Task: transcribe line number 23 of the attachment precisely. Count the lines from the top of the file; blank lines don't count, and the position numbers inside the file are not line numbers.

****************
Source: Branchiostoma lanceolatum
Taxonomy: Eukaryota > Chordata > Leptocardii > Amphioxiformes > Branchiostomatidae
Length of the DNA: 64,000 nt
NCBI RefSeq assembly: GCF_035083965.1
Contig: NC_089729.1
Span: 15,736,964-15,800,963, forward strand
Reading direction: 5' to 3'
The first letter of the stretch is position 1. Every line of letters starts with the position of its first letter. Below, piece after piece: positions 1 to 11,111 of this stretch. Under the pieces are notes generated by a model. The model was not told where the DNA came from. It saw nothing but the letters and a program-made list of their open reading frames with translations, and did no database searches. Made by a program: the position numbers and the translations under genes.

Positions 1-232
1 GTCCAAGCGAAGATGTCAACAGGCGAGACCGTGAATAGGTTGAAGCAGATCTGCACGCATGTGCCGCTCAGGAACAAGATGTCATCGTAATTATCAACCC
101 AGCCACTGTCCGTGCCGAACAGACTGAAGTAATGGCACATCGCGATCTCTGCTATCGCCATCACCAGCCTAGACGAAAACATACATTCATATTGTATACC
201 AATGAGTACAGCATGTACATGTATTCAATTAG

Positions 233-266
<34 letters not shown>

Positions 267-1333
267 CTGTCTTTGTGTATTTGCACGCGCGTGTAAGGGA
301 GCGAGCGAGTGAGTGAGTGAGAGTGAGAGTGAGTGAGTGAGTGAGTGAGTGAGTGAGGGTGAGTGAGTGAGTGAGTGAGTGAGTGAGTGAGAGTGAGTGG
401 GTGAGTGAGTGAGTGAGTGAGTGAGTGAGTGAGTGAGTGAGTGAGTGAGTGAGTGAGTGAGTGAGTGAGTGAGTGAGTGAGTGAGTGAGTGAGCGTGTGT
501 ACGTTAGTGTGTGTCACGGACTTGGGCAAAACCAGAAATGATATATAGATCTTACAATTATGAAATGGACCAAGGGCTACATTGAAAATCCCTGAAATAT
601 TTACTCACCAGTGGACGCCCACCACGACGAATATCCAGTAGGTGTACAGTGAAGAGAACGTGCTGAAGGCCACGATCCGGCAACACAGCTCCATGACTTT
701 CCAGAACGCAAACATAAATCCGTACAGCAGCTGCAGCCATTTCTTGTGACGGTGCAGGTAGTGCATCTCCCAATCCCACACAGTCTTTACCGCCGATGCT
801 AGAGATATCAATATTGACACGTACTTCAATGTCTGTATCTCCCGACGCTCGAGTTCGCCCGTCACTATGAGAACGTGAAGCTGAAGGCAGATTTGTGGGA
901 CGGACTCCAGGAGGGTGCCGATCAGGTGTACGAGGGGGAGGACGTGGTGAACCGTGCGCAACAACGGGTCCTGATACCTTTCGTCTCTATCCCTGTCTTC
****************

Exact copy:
901 CGGACTCCAGGAGGGTGCCGATCAGGTGTACGAGGGGGAGGACGTGGTGAACCGTGCGCAACAACGGGTCCTGATACCTTTCGTCTCTATCCCTGTCTTC